G. K. Chesterton said that the greatest heresy has always been Gnosticism, and that the Church’s battle has always been with Gnosticism in various forms. Gnosticism itself grew out of the Babylonian mystery cults, and the Gnostics would adapt their views to every culture and religion they encountered. There were Jewish Gnostics before Christianity even existed–the Kabbalists, and the Gnosticism latched on to Christianity very quickly–such that the New Testament is full of references to Gnosticism (though the term is not used directly in the New Testament).
The Gnostics believed in a dualistic world. They believed that Good and Evil were equal forces in the cosmos, that matter was evil and spirit was good, and the objective was to free one’s spirit from the chains of matter. They believed that most people were little more than animals and lived in ignorance, but a select few were capable of becoming enlightened and attaining the secret knowledge of the cosmos (Gnosis, from which “Gnosticism” comes). They believed that this secret knowledge included the ability to transcend matter in this lifetime and eachieve what we might today call magical powers. Gnostics read their beliefs into the Bible. “Christian” Gnostics argued that the God of the Old Testament, the creator of matter, was evil, and that actually Lucifer was the good God, and Jesus was the messenger of Lucifer. In another variant, they looked to the differences between the use of “Elohim” and “Yahweh” in the Old Testament and suggested this as evidence of two different Gods, one good and one evil.
Gnosticism has taken many forms throughout history. In the Middle Ages, workers of various kinds would join together into guilds, to divide up territories, share resources, share knowledge, etc. Somehow, in the 1600s or thereabouts, the builders’ guilds began expanding from merely sharing professional knowledge to actually aggrandizing their profession. They began celebrating the achievements of the ancient societies and seeking ways to recreate them. In the 1700s, in conjunction with the neo-Classical era in the arts, the Builders’ Guilds–the Masonic guilds–began celebrating the architectural achievements of Egypt, Greece and Rome and seeking to recreate them.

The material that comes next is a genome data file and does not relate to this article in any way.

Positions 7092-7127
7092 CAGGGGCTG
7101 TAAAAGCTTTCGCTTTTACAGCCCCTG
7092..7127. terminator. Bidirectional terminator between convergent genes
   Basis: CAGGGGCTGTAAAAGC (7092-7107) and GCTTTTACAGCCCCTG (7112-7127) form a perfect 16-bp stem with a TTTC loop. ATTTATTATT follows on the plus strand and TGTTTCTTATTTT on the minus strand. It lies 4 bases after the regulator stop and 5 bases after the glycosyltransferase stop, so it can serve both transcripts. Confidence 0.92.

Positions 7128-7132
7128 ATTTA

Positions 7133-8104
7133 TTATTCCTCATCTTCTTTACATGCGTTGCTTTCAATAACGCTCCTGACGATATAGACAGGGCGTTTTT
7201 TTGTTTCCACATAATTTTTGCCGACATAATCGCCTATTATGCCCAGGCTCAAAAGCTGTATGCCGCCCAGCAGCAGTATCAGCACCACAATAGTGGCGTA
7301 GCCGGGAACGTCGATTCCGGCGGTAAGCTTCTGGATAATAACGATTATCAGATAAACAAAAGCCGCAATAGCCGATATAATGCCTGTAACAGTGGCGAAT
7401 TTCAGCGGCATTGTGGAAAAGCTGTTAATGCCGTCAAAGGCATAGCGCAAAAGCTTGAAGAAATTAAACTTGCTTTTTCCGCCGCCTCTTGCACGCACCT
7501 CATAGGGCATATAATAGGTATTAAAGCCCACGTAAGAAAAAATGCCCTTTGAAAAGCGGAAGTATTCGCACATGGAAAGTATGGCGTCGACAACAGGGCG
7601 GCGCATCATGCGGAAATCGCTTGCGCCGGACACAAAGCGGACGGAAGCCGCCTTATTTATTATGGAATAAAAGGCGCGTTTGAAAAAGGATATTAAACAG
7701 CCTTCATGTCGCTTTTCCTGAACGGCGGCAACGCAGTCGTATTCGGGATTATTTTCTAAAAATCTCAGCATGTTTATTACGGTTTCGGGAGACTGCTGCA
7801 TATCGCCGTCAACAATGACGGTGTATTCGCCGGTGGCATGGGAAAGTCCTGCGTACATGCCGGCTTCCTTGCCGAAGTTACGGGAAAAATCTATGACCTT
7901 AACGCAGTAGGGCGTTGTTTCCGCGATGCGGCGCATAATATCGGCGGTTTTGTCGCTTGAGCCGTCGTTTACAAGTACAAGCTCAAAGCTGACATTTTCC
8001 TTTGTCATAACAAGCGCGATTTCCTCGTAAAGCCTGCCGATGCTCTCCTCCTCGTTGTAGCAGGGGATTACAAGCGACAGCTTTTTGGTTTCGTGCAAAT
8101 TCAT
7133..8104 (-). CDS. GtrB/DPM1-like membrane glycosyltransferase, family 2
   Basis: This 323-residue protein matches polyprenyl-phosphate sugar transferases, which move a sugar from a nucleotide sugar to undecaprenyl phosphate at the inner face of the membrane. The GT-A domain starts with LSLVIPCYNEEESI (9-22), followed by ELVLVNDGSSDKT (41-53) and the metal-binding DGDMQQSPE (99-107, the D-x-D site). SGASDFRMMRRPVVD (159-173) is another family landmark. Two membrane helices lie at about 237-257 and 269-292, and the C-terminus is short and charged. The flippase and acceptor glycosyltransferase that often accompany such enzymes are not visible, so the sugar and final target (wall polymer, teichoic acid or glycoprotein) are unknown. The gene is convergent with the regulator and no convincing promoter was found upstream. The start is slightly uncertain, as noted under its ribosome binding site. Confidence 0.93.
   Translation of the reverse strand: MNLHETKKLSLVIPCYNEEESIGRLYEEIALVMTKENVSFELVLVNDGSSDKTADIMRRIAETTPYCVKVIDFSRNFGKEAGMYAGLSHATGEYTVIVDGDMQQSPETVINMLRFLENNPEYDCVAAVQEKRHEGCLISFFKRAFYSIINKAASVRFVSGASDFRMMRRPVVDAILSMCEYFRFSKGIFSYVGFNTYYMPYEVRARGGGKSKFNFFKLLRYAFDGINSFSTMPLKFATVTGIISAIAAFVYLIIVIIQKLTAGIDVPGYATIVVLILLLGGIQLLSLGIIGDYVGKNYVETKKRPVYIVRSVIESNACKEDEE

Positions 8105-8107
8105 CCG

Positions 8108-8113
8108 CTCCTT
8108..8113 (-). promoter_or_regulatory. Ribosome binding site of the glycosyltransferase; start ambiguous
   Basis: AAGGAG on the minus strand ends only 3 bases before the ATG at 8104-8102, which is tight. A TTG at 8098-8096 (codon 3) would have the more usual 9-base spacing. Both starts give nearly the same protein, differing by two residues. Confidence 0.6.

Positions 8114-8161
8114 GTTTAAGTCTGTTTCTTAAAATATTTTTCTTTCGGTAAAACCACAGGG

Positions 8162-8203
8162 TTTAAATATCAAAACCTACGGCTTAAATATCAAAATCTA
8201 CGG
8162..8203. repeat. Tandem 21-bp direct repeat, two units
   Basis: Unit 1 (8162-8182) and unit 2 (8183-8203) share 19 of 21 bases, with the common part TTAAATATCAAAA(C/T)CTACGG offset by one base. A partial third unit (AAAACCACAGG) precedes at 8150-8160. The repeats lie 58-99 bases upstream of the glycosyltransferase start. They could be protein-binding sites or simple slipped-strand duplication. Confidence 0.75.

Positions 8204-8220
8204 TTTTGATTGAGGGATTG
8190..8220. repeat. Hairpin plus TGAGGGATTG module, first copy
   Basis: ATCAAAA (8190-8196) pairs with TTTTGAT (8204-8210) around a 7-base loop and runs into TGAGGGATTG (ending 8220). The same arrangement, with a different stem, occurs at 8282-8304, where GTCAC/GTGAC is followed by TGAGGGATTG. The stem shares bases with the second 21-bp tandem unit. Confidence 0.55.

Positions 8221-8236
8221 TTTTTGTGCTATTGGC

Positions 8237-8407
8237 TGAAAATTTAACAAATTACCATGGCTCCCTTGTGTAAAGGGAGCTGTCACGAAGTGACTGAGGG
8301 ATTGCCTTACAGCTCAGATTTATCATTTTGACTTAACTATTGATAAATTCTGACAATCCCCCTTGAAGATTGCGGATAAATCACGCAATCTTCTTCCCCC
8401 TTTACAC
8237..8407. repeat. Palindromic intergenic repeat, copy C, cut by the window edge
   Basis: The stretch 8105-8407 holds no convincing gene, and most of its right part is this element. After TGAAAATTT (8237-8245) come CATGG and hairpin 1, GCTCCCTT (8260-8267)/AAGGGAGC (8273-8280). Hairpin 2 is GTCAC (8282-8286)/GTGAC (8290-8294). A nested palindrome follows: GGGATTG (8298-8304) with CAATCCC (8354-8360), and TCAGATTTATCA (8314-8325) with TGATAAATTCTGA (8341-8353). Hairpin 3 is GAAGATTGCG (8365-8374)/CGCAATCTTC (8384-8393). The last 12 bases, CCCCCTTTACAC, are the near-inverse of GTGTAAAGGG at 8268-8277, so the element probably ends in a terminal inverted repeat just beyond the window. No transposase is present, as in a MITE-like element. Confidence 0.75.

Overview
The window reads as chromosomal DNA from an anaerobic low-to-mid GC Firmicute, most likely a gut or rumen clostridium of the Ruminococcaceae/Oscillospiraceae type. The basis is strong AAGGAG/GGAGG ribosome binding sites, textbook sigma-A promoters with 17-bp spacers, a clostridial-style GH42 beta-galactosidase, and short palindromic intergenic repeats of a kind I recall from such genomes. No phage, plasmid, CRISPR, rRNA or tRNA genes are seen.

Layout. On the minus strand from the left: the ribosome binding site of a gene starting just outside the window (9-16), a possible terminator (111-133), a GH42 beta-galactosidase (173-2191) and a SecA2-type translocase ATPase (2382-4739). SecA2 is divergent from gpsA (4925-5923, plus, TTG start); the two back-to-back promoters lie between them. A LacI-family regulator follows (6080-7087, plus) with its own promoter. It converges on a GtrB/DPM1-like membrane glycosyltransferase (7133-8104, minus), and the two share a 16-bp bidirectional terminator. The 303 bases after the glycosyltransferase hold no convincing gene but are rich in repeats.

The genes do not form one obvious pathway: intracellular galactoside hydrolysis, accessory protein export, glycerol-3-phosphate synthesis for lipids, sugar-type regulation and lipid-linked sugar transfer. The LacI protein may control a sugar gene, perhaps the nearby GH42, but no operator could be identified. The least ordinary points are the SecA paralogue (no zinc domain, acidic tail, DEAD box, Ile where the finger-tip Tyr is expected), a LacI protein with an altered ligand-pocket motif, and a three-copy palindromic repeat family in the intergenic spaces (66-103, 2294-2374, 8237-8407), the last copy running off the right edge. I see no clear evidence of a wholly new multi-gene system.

Somewhere along the line, they even began celebrating the Tower of Babel! If the pyramids were models to be admired, and the Bible condemns the Egyptians, then maybe there’s something wrong with the Bible. If the Tower of Babel was something to be admired, then maybe the God who condemned the Tower of Babel was actually bad!
So, somewhere along the line, the Masonic guilds began adopting the ancient Gnostic beliefs. They started to argue that the standard interpretations of the Bible were wrong, and that there was a actually a secret knowledge behind the Bible. The Egyptians had the authentic religion, of which Christianity was a counterfeit (after years of reading about them, I recently heard some of these views firsthand from a Mason).
Now, in 1700s Europe, it was becoming common to have people who were overtly atheists, or at least Deists (certainly, there had always been such people in practice, but it was now becoming acceptable to espouse such beliefs). There were various Protestant sects, as well as Catholics. So the Guilds, which used to be explicitly Catholic, began to embrace toleration of different religious beliefs.
OK, so all of this stuff kind of coalesced like most historical movements do, and there were several strains. No single movement developed, but a lot of similar movements developed that came to be known as Lodges or Masonic Lodges. Most of these movements had similar ideas. Some embraced Gnostic ideals. Some embraced a secular idea of people working together for the common good without reference to religion. All of them had a general view that the old modes of European society, particularly the Catholic Church, had to be thrown off. Even the term “Enlightenment” itself came out of these movements: they held that the era of Christendom had been the “Dark Ages,” and they were now seeking Enlightenment from reviving the ancient pagan cultures.
In the 1700s, Popes began writing encyclicals condemning the Lodges. There were several reasons they were condemned. First, the Lodges involved secret oaths, and Catholics who were members of Lodges were bound by oath not to confess sins they committed in conjunction with their Lodges. The Church was suspicious of how the Lodges wanted to keep the Church out of their business.